Merck & Co. Inc. has dropped New Jersey's Lowenstein Sandler from its appeal of a $13.5 million Vioxx case to prevent recusal of a potentially pro-company state Supreme Court justice who the firm represents in a private matter.
Lowenstein partner Douglas Eakeley, who won a split decision in the Appellate Division in May, won't reprise his arguments in the state Supreme Court because since February he has been defending Justice Roberto Rivera-Soto against a complaint that the justice abused the power of his office to gain advantage in a private dispute.
Eakeley agreed to handle the justice's case at the request of the state attorney general's office, which provides representation to judges sued for alleged misuse of office.
Merck and 250-lawyer Lowenstein Sandler agreed it would be better for Eakeley and the firm to refrain from working on Merck's petition for certification, filed June 30, rather than force Rivera-Soto's almost certain recusal from a case argued by his personal counsel, lawyers familiar with the situation say.
"The representation did not change because of anything they did or didn't do in their appellate work," Merck spokesman Kent Jarrell says of the firm's lawyers. "They did a very good job in the early arguments."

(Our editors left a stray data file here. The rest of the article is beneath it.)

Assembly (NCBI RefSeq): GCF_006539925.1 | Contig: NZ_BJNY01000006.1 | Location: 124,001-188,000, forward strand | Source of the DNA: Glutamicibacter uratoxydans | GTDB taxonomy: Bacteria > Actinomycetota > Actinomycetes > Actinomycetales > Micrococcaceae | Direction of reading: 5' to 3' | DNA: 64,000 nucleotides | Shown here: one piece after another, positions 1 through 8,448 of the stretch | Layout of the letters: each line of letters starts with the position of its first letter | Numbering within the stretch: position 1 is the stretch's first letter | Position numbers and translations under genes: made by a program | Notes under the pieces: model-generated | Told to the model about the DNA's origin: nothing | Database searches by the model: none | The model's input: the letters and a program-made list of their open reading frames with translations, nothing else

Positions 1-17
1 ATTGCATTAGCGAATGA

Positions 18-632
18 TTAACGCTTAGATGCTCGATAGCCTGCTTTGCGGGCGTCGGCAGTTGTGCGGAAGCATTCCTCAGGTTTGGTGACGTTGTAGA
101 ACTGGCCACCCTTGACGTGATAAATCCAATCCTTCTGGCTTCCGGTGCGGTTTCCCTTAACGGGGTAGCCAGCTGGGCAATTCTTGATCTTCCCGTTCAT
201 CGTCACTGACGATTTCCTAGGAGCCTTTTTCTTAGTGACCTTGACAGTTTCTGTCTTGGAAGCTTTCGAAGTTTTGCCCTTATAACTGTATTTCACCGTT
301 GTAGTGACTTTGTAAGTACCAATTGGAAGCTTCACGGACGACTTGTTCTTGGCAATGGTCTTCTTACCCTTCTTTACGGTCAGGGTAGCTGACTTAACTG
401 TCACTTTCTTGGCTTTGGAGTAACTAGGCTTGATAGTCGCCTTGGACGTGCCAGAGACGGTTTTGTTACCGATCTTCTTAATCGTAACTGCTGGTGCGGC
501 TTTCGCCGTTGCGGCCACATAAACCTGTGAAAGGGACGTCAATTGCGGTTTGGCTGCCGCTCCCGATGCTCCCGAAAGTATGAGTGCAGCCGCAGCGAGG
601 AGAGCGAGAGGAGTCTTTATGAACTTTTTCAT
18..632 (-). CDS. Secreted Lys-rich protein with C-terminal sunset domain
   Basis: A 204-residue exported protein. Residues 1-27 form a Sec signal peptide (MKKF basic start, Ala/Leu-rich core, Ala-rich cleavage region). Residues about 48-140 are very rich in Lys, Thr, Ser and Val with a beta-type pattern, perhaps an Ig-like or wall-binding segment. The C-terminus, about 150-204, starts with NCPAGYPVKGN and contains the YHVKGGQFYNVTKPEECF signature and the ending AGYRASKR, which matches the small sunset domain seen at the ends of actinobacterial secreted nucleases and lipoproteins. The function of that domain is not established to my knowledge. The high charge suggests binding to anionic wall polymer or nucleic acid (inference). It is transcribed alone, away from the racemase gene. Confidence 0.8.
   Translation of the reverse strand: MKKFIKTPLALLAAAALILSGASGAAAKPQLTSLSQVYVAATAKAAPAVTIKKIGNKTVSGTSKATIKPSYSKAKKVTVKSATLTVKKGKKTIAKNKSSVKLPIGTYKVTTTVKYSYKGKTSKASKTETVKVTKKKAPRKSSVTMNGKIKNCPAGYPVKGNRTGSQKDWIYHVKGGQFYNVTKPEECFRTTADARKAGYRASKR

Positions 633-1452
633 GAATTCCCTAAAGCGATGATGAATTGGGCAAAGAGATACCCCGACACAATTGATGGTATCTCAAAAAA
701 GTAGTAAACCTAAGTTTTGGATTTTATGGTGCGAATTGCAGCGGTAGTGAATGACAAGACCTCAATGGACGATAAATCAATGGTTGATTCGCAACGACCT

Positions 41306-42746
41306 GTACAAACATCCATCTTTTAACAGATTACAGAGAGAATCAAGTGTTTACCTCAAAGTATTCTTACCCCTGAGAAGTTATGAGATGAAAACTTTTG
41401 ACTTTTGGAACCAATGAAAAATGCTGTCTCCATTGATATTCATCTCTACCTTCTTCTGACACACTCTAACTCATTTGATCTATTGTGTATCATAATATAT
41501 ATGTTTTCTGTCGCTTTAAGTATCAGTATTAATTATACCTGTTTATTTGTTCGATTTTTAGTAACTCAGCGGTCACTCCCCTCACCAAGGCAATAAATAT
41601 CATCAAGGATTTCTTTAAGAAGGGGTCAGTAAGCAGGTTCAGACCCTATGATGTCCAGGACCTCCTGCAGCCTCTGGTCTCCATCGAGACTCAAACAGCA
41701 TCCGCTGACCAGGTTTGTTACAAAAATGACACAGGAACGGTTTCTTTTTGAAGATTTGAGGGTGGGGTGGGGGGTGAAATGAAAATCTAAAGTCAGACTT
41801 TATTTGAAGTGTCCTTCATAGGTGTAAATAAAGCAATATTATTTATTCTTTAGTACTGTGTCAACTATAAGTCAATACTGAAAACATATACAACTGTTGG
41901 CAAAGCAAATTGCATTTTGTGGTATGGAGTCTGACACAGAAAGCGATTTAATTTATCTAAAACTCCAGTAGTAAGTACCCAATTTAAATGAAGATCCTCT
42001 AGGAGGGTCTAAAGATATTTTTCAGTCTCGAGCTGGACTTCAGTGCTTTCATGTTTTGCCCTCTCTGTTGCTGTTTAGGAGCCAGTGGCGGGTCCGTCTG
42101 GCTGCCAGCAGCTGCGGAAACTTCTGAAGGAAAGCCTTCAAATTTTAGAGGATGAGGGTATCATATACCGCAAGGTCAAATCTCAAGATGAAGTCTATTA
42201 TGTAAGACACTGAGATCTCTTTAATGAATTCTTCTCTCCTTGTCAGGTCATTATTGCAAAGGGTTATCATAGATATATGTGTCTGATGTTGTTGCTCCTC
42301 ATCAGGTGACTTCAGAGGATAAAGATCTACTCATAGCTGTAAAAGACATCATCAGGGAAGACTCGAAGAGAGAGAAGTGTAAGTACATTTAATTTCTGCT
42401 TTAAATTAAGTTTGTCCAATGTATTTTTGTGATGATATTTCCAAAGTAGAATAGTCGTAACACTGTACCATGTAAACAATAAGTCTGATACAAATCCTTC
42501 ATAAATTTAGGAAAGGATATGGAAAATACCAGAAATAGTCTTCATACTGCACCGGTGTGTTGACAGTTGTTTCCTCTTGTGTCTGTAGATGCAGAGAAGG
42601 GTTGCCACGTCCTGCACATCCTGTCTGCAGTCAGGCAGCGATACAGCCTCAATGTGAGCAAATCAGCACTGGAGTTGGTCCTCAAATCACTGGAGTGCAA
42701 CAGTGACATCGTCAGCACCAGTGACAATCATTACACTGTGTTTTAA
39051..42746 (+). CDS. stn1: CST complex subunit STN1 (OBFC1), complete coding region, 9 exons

O'Melveny & Meyers, led by John Beisner in Washington, D.C., and Dechert, led by Ezra Rosenberg in Lawrenceville, N.J., were co-counsel with Lowenstein Sandler on the appeal and will remain in the case. Rosenberg says no decision has been made on who would argue if the court grants the petition for review in the case, McDarby v. Merck & Co. Inc., docket 62,856.
Rivera-Soto, a former federal prosecutor, in-house counsel for Atlantic City casinos and partner at Fox Rothschild, is widely viewed as the most conservative justice on a court with a reputation for plaintiff-friendly jurisprudence in tort and product liability cases.
In two Vioxx cases already heard by the court, he voted with the majorities that handed Merck significant victories.
It remains an open question whether the justice, even after Eakeley's departure, will remain jittery enough about an appearance of impartiality to step down from a case in which his attorney played a central role in an earlier stage.
Ellen Relkin of Weitz & Luxenberg in New York, who represents McDarby, declines to comment, so it is not known whether she would ask Rivera-Soto to recuse himself.